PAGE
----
Conflict of Interests: BC Allows Productive Agricultural Land to be Flooded for Site C Dam

Doublespeak on Government Policy Follows California Drought Revelations

Written By Roy L Hales and Robert Lundahl. Originally published in TheECOreport.

Part II of The ECOReport Earth Day Investigative Special Report on the Water/Energy Nexus.

In addition to being one of the province’s most promising agricultural areas, the Peace River Valley sits on the Montney shale formation and is location of the proposed Site C Dam. This is “double trouble” for agriculture in British Columbia, as not only has the area been proposed to be flooded, but it is now flooded with speculators and energy companies wishing to frack the life out of the place before it is.

With the revelations of the severity of California’s drought coming at Canadians a mile a minute, uncertain pressures on the food supply from Canada’s trading partners in an ever drier California stand starkly in opposition to energy profiteering and collusion by the Provincial government and the Cabinet. Amid predictions of $7 heads of broccoli on the horizon, the government acted, but it acted not to protect the food security of Canadians, but to protect the pocketbooks of energy companies.

In a deft deployment of “finger pointing,” a Ministry of Agriculture spokesperson recently informed the ECOreport that the Agricultural Land Commission (ALC) makes the decisions regarding land zoned for agricultural use . “The ALC is an administrative tribunal – arm’s length from government – and government does not interfere in that independent decision-making process.” He did not mention the fact two weeks prior to our interview, the Cabinet of British Columbia removed land from the ALC — and from agricultural use — for the Site C Dam flooding.

Close to 4000 Hectares (9900 Acres) Were Transferred

Map 1 of Lands Excluded from the ALR

All in all, close to 4000 hectares were transferred out of the Agricultural Land Reserve (ALR).

There is nothing illegal about this transaction. There are clauses within the ALC Act that provide the government with the needed power and leverage. One bears the appropriate title “Oil and Gas Commission Delegation.” The ALC can “delegate” its decision making authority to an “authority” – which is defined as “an agent of government, a public body or public officer” with whom the ALC has an agreement.” We do not yet know which clause Christy Clark’s cabinet used to justify their action. Perhaps Clark wishes to avoid the brown stain of loamy mud upon her knees in favor of the “green” of hydropower development on a massive scale.

Government Interventions Are Rare

According to Martin Collins, the Agricultural Land Commission’s Regional Planner for the Northeast, cabinet government interventions are rare and “the latest OIC (Order In Council) was to help facilitate the Site C Dam and it’s several thousand hectares.”

Collins suggested TheECOreport contact the Ministry of Agriculture for further details.

“The province did this. The ALC did not do this. We don’t have the information about OICs, which are cabinet decisions. That source doesn’t come to us. We know about as much as anybody else does. We have to go and ask the Ministry of Agriculture about the specifics which hold. We don’t have details about it because we weren’t the decision maker,” he said, figuratively diving under his desk.

Two BC cabinet ministers, Steve Thomson, and Michelle Stilwell, signed Order in Council #148.

The Lieutenant Governor of British Columbia signed the OIC into effect on April 8, 2014.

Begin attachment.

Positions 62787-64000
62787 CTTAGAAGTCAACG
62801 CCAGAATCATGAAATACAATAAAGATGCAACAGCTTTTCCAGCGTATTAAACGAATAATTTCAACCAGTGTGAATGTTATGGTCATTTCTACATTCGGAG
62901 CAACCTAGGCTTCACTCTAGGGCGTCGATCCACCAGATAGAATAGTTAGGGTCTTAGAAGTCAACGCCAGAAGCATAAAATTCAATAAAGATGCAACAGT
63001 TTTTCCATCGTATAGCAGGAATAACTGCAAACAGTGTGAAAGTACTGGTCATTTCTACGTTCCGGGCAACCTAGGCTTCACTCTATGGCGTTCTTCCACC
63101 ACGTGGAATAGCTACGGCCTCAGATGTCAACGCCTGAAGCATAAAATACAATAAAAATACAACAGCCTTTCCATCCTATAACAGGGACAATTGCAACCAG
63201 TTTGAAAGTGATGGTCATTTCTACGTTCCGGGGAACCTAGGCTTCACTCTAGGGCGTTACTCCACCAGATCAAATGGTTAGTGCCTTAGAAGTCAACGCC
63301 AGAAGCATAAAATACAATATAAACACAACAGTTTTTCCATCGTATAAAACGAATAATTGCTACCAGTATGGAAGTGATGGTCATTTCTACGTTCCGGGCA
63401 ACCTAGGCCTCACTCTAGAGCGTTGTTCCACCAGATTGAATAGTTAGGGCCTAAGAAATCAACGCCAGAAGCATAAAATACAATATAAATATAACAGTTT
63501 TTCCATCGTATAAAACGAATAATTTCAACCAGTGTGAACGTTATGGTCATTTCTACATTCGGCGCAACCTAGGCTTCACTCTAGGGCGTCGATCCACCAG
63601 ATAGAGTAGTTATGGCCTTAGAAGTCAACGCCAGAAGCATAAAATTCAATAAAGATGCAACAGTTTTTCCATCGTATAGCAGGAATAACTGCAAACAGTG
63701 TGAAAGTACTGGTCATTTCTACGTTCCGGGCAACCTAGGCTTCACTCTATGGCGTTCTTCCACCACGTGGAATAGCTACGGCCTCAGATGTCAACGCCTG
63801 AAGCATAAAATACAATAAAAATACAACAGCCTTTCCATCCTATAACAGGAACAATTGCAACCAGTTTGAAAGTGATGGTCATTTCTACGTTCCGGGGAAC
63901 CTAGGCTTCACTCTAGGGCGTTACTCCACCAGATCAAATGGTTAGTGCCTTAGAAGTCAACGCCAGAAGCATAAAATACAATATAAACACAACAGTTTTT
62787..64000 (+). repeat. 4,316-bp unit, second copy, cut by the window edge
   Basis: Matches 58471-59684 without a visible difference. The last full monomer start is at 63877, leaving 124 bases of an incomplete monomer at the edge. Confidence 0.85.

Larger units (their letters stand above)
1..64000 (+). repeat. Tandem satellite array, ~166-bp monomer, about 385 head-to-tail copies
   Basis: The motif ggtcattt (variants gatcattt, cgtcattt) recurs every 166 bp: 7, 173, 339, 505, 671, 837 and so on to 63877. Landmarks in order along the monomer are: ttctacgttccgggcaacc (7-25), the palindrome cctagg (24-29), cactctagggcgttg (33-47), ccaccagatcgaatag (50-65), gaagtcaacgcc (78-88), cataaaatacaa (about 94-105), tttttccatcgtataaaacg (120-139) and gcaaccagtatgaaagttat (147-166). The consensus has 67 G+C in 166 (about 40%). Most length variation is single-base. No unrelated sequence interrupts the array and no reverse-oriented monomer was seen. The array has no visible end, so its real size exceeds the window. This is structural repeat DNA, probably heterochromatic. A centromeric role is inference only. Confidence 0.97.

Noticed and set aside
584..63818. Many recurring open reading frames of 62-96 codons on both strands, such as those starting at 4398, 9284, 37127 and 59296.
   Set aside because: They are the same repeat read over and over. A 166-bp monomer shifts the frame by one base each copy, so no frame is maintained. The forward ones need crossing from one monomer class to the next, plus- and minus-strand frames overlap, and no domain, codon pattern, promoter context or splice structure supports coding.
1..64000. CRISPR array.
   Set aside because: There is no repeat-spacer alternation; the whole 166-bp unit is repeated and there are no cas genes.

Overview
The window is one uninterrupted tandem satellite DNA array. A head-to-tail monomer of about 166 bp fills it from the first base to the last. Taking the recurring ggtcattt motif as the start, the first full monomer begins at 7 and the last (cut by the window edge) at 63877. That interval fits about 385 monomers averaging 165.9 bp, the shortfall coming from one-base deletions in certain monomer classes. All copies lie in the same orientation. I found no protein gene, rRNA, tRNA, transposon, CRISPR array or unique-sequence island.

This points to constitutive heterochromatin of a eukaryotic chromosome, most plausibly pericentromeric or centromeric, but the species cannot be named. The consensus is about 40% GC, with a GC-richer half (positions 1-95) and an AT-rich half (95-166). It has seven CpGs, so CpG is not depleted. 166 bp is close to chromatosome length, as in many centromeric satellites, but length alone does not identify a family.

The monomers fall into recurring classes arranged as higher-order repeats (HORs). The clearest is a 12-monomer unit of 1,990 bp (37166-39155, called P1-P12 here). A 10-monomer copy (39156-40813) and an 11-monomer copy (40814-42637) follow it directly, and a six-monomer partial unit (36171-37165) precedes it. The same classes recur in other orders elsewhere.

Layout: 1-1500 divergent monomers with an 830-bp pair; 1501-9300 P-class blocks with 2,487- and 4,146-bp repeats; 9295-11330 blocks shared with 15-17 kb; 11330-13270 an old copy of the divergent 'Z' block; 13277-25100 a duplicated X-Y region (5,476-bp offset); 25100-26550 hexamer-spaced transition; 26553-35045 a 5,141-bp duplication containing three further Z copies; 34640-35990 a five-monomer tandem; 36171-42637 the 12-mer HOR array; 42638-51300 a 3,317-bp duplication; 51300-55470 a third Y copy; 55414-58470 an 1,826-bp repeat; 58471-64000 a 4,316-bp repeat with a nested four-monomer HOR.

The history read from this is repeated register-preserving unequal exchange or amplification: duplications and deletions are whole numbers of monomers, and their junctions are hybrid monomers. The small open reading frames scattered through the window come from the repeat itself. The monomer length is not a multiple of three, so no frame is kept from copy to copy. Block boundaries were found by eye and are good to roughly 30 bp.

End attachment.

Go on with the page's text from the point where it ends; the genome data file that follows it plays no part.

NDP Statement

AAEAAQAAAAAAAAMzAAAAJDEyNThkODQ5LTc4NmUtNDhiNC1hNTA2LWJmYjIxNTU3ZTNmMQLana Popham, the New Democrat Opposition spokesperson for Agriculture and Food, issued a statement saying , “A couple weeks ago we saw the BC Liberals exclude, by Order In Council, almost 4000 hectares of land from the Agricultural Land Reserve in the Peace River Valley. They overrode a quasi-judicial board, the ALC, which is independent of government, without a mention to the public. ”

(This is not the first time Clark’s Government has utilized this type of tactic. They approved a twenty-fold expansion of the Texada Island coal terminal without notifying local residents. An amendment to the Parks Act made it possible for companies like Kinder Morgan to conduct the preliminary studies needed for oil pipelines to be built through public parks.)

According to Popham, “Minister Steve Thomson signed off on this OIC … which is sadly ironic, because before politics he was the Chair of the BC Agriculture Council… representing BC agriculture.”

Cabinet Actions Of This Type

Collins said cabinet actions of this type are rare, but do happen. Six Mile Ranch was excluded from the Agricultural Land Reserve in 1997. Another parcel was taken in Delta, during the early 2000’s.

This latest OIC maneuver removes any hope British Columbians had that the Agricultural Land Commission could protect their food security interests.


Map 3 of Lands Excluded from the ALR

It also raises questions about the Ministry of Agriculture’s credibility. Doublespeak is language that deliberately disguises, distorts, or reverses the meaning of words. When ordinary people use it, we call them liars. How does one explain the Ministry’s assertions that ALR decisions in the Peace River region are being made by an independent body? Is doublespeak Government policy in British Columbia?
Court Challenges Against Site C

Meanwhile the first court challenges against Site C are being held in Vancouver.

On Monday, the Peace Valley Landowners Association Association argued the government’s approval of the project should be quashed because, “A decision cannot be reasonable if the decision-maker does not consider the factors the statute requires them to.”

A lawsuit by “Treaty 8” First Nations tribes went before the BC Supreme Court at 10 am.

Top Photo Credit: “Peace River Valley” by tuchodi via Flickr (CC BY SA, 2.0 License)